Home Server Add first Virtual Machine


17-Jun-2011: initial release.
25-Aug-2011: update special hardware advice.
29-Aug-2011: replaced VDE network with host-only network.
06-Sep-2011: withdrawn special hardware advice.
06-Nov-2011: changed host-only network setup.
29-Dec-2011: removed host-only script parts.
14-Nov-2012: switched virtual server to Slackware.
05-Jan-2013: finished Slackware migration.
12-Jan-2013: removed not needed Slackware packages.
13-Aug-2013: updated extension pack installation procedure.
26-Apr-2014: added need for kernel-source package.
14-Apr-2014: rewritten for Linux Containers.



In the article Home Server Planning you could see how a virtual server fits into our home server design. This article will show how to add a virtual server and it shows how to make it start and stop automatic when your Home Server starts and stops. The virtualization solution is Linux Containers. I started using LXC on Slackware 14.1 which ships LXC version 0.9.0. To be able to create a Slackware container you also need the lxc-slack package from this site.

Before I used Linux Containers, I have used Virtualbox and before that VMware. They both do full virtualisation. The advantage is you can run a different distribution or OS other then what runs on the host. The disadvantage is that it costs more memory and it is a bit slower then the host. A container on the other hand is fast, because it uses the kernel from the host. That is the reason why you need a recent Linux, you need special features from the kernel. The disadvantage is that for the best results you need to run the same distribution as the host, or at least it must be kernel compatible. The easiest thing is to use the same as the host, so in our case that is Slackware 14.1. Because a container uses the host kernel, it boots a lot faster because the kernel is already running.

Another advantage of containers over full virtualisation is the energy and heat production by the host server. The disk temperature dropped almost 10 degrees Celsius, and the CPU core temperature 5 degrees. This results in lower energy usage while the performance of the virtual machines improved dramatically.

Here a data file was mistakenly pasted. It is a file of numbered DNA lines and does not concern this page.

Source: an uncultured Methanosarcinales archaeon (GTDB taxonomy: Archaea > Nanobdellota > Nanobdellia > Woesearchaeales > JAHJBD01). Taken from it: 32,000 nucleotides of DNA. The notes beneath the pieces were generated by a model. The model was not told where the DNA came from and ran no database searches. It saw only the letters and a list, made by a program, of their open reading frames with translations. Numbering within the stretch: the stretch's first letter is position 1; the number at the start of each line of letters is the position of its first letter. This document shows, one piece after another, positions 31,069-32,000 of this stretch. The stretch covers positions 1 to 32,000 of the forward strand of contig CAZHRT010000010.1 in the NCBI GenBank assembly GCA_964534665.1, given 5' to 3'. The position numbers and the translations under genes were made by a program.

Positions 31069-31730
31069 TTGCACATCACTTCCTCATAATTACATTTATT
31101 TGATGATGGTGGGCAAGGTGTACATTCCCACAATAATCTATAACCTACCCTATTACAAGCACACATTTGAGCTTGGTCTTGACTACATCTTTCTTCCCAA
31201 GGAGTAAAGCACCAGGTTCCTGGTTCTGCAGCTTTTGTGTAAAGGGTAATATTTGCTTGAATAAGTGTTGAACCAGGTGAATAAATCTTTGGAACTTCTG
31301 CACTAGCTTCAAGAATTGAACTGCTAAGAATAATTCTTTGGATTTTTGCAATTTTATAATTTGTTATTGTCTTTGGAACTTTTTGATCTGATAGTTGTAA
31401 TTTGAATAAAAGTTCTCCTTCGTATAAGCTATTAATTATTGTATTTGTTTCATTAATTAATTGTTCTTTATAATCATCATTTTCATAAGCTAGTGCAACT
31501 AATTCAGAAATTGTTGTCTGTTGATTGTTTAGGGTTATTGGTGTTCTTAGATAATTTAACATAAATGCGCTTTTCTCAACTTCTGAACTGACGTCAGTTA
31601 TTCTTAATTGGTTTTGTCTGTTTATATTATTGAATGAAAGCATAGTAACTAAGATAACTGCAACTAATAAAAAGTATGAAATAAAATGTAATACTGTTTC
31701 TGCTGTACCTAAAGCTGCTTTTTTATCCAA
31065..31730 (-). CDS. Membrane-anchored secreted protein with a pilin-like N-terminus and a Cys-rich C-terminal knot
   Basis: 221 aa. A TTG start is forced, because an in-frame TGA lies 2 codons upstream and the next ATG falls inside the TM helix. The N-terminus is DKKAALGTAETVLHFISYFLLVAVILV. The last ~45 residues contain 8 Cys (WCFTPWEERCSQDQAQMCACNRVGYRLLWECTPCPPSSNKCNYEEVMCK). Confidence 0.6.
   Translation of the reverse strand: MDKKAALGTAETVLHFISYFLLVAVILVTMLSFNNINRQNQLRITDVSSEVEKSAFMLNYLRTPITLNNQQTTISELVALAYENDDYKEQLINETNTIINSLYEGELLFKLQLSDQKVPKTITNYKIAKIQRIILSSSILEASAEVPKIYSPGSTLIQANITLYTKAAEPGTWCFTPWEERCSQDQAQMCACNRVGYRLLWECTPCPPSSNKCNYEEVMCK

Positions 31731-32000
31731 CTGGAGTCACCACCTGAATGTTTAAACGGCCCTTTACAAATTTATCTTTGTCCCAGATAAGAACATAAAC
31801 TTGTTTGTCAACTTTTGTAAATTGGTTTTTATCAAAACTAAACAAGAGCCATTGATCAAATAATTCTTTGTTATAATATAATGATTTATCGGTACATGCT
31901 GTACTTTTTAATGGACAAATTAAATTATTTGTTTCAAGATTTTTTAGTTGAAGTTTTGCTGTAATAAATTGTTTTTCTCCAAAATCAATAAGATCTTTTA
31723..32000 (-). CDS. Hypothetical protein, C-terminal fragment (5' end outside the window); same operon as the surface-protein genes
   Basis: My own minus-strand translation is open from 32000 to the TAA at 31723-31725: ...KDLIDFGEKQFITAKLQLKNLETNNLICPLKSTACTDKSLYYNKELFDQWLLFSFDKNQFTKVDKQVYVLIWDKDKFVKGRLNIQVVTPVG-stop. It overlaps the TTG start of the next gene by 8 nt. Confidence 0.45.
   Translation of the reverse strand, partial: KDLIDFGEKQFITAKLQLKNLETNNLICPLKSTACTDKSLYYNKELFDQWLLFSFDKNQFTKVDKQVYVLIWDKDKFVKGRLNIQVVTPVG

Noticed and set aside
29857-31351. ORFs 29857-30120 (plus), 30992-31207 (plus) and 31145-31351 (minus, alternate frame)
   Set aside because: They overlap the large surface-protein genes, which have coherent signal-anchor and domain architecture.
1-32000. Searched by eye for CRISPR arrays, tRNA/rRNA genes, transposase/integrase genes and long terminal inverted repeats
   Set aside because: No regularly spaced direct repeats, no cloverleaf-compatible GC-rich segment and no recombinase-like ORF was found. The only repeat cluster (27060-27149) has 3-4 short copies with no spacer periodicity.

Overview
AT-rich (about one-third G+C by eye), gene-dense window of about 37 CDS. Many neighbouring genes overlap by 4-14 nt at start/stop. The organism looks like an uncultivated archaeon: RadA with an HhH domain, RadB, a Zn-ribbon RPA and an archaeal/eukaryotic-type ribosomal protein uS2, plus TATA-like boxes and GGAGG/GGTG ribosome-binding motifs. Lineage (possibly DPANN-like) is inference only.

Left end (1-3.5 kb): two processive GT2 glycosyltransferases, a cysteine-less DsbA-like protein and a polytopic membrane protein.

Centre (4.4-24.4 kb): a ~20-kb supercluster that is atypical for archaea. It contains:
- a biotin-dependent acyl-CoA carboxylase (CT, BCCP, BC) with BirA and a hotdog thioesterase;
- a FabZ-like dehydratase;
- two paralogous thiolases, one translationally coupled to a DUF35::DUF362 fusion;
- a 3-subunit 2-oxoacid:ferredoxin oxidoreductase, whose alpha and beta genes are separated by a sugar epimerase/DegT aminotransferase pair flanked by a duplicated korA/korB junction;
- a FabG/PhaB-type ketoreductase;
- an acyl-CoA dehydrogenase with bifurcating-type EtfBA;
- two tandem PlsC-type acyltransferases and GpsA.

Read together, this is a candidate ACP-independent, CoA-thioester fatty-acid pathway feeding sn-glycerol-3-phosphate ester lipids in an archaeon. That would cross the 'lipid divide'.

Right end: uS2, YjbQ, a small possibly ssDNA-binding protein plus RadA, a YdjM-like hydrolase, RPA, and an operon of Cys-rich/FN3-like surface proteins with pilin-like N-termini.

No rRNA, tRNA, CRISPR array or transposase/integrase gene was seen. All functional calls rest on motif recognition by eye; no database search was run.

We need to reserve two new networks, we take the ranges from the whole reserved network space, see the updated table below. The network between the server and gateway will be a lxc host-only network, the network between the gateway and the web server will be an internal network. These networks will be build using a Virtual Distributed Ethernet, the vde2 package, also from this site.


IPv4 Remark Workstations LAN Server/Gateway gw0 LAN DMZ LAN Spare Spare Spare Spare Spare


First, a reminder of what the configuration will look like in the future. In this article the network between the host (gw0) and the Gateway server (eth0) will be added.

virtual networks

Install VDE2.

Build and install the Virtual Distributed Ethernet package (vde2) from this site. We will configure two networks, the host to gateway network and the network that we will use later for the webserver. We create them both right now, even that we only need one for now. With the vde2 package we will create two virtual ethernet switches.

Edit /etc/rc.d/rc.vde2.conf and set the following values, but use your own networks of course:

# VDENAME[n] should have no spaces

# Network for DMZ machines.

# Network between homsrv and gateway

The first network is the dmz (De Militarized Zone) which we will use later when we add a web server. The one that we will use right now is the net-gw, this is the virtual network cable between our home server and the virtual gateway server. This virtual ethernet switch has a tap device on one end, gw0. This virtual ethernet card is created by the rc.vde2 and configured with an IPv4 address. (IPv6 will be another story).

There is a tricky problem now. You need to configure this network very early in the boot process of our Slackware machine, so we cannot use the rc.local script. For this purpose I wrote a special network-scripts package, but to make a difference my package is called network-scripts-ipv6. Install this package from this server, and make sure to use the new rc.inet1 and rc.inet1.conf files. This package will later help you with IPv6 but it does more. It also runs some extra scripts that help to configure the network with virtual machines. One of these scripts, rc.inet1-main will take care of running the rc.vde2 script, and also the rc.lxc script to start the Linux Containers.

So the whole boot order is now:

  1. Kernel boot, system init upto rc.inet1 networking.
  2. Run rc.inet1-pre, this script may be used to bring up tap interfaces etc.
  3. Configure the standard network using rc.inet1.conf but do not the the default gateway.
  4. Run rc.inet1-main, this script starts the VDE2 network, virtual machines etc.
  5. Configure the default gateways using rc.inet1.conf.
  6. Run rc.inet1-post, use this to add extra routes etc.
  7. Continue with the normal boot process.

As long as you don’t change the default gateway at this point, the home server is still functional and has Internet access.


Install LXC.

Slackware and Linux Containers, you need Slackware 14.1 and not older. But the shipped version in slackware 14.1 doesn’t have a script to install a Slackware container. Things will change in the upcoming version, but for now, your home server must be running Slackware 14.1. Then install the lxc-slack packkage from this server. This package adds the template to create a minimal Slackware container and has a /etc/rc.d/rc.lxc script. So if you have the lxc-0.9.0 and the lxc-slack-0.4_14.1 packages installed you can install the gateway container.

During the installation of a container, you need an internet connection because all packages are downloaded and then installed.

root@homsrv:~# lxc-create -n 01-gateway -t slackware

lxc-create: No config file specified, using the default config /etc/lxc/default.conf